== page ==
Is your car lowered? Do you have wider-than-stock wheels/tires? Are you running aggressive offsets on your wheels? Did you trim your fenderliner to no avail? If you answered yes to one or more of these questions, chances are you are getting some rubbing on the rear fenders of your car. Have no worries, it's an easy fix and you don't need any special tools to do it!

First off, this DIY is in regards to the REAR camber on the B6/B7 chassis cars (and maybe B5's, but I'm not sure). The front camber is not adjustable from the factory and in order to do so you will need aftermarket upper control arms or Kmac adjustable bushings.

To complete this project you will need minimal tools:

* Two 18mm sockets and/or wrenches
* A good floor jack (NOT the factory jack!)
* Another floor jack or a set of jack stands
* 1 or 2 beers

Moving right along...

Step 1: Jack the car up and remove one of the back wheels.
Step 1a: If you don't have a second jack, put the car up on a jackstand.

Step 2: Take a look at the rear suspension, the concentic bolt at the top of the rear hub (circled in red) is what is used to adjust the camber.

Step 3: Loosen (don't remove) the nut (loosen it just enough to be able to turn the bolt from the other end.

Step 4: This is where the magic happens. Consult the diagram below for the explaination to follow.

You should be able to see by looking at the picture about how this bolt adjusts the camber: As the bolt rotates on the axis (red circle), the concentric washer (blue circle) pushes the rear hub (orange line) in and out, giving you positive or negative camber. When the skinny part of the washer is against the hub, the hub is all the way inward, giving you negative camber. When the thick part of the washer is against the hub, it pushes it out giving you more positive camber.

Now, to actually adjust the camber, you want to load the suspension by putting a jack underneath the hub and lifting the suspension up about 6-8 inches. The reason for this is because as the suspension loads, it naturally wants to push inward, so this will keep the orange line pushing against the blue circle, allowing you to adjust it (instead of just turning the bolt in circles and accomplishing nothing). If it's hard to adjust, loosen the nut a little more. When you have the washer where you think it should be and the orange line is tightly up against the blue circle, retighten the bolt (keep the suspension loaded when you tighten it). Also, make sure that when your re-tighten the bolt that it doesn't rotate and change position. If loading the suspension doesn't get the hub to push against the washer the way it should, try smacking it with a rubber mallet or loading the suspension more.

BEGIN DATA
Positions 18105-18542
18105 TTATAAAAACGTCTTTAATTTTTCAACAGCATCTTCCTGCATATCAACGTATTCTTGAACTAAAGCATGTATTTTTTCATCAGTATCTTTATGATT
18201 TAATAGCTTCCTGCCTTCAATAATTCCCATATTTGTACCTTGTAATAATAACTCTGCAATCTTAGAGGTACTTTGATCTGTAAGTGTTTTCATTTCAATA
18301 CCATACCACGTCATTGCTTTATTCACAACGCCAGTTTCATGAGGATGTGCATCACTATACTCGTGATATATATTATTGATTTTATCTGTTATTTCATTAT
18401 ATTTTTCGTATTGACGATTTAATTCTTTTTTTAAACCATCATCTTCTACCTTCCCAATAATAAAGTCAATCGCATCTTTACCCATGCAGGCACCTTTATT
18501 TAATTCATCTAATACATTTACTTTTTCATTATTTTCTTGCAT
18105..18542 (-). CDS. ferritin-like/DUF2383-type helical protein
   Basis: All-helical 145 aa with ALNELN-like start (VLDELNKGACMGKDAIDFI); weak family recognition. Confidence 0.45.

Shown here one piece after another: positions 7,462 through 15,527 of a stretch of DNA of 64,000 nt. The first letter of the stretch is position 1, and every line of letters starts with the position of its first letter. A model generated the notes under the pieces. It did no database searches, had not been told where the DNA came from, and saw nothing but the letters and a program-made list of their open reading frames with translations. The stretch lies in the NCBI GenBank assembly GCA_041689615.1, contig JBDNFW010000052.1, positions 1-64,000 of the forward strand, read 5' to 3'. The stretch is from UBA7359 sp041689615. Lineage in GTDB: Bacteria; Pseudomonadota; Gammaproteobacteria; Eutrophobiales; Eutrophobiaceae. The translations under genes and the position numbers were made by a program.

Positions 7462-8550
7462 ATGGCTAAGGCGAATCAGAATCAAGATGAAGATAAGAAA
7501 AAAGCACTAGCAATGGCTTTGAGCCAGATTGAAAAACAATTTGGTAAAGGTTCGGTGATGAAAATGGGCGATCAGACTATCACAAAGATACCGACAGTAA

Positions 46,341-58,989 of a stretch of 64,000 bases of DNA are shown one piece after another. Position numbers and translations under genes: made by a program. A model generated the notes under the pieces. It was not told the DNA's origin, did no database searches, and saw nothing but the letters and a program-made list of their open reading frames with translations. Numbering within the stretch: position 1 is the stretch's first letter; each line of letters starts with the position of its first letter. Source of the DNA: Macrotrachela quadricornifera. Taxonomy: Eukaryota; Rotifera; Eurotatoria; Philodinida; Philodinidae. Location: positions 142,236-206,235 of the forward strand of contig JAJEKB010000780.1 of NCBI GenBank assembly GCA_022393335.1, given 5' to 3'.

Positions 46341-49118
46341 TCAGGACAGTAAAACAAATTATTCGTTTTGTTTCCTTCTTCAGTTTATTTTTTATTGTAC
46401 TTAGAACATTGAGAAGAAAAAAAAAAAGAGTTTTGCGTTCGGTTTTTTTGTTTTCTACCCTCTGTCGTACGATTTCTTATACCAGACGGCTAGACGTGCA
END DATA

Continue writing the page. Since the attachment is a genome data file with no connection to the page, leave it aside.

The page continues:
Now here is the tedious part: where you should set the bolt at depends on how much your car is lowered and how much adjustment you need, so you might need to do this this a few times, since the only way to check your work is to retighten the bolt, put your wheel back on and then put the car back on the ground.

Once you've got the it where you want it on the first side, make a note of how the bolt is adjusted so you have a good baseline for adjusting the other side. Don't expect it to be exactly the same on both sides though, since the rear subframe isn't always perfectly centered on the car.

And if you've recently had an alignment and you're just trying to dial in the rear, you don't really need to worry too much about screwing it up and needing to get another alignment since you're only making a minor change and it's on the horizontal axis of the suspension.

Discuss this DIY: